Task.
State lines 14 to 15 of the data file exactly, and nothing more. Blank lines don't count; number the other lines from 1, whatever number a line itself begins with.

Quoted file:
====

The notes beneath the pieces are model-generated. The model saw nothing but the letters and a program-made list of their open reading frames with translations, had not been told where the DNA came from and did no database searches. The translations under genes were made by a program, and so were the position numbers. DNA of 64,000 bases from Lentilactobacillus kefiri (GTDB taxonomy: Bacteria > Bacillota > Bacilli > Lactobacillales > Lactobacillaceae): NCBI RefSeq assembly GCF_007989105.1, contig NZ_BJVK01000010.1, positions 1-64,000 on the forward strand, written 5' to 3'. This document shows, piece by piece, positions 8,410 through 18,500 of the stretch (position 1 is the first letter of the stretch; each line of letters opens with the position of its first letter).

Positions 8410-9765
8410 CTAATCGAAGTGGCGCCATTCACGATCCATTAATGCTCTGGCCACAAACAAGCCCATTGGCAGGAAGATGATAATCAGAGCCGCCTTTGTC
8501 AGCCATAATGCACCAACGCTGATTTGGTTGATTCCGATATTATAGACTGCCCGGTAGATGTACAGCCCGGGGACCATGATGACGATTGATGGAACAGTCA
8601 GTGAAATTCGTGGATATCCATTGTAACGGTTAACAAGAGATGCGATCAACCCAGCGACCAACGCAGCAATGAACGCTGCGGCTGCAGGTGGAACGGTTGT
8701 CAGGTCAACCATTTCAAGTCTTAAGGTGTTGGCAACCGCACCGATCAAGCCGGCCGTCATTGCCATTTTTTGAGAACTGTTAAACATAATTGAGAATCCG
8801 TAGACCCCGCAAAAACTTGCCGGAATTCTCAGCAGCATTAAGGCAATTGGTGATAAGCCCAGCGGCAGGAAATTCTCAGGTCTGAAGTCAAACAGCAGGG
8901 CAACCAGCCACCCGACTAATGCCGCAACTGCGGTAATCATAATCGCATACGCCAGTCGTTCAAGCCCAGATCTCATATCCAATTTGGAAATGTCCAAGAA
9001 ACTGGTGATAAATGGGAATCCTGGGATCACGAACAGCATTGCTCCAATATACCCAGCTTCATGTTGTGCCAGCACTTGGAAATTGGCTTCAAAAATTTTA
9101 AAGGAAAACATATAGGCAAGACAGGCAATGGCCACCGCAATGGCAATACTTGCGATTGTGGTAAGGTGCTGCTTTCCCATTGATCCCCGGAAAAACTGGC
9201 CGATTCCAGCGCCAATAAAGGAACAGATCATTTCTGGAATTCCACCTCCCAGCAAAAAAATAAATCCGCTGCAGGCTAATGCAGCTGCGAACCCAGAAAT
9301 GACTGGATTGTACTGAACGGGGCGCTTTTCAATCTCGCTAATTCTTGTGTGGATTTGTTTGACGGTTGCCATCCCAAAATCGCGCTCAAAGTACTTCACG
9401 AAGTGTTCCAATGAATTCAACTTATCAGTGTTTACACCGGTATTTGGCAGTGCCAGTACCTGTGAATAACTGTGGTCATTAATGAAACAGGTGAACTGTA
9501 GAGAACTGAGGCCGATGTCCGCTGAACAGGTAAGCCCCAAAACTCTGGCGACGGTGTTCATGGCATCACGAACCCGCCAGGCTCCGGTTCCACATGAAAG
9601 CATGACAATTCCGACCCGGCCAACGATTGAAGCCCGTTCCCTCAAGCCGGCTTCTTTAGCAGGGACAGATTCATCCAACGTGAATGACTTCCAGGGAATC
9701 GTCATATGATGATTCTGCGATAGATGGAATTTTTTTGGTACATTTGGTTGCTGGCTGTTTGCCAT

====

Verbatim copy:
9501 GAGAACTGAGGCCGATGTCCGCTGAACAGGTAAGCCCCAAAACTCTGGCGACGGTGTTCATGGCATCACGAACCCGCCAGGCTCCGGTTCCACATGAAAG
9601 CATGACAATTCCGACCCGGCCAACGATTGAAGCCCGTTCCCTCAAGCCGGCTTCTTTAGCAGGGACAGATTCATCCAACGTGAATGACTTCCAGGGAATC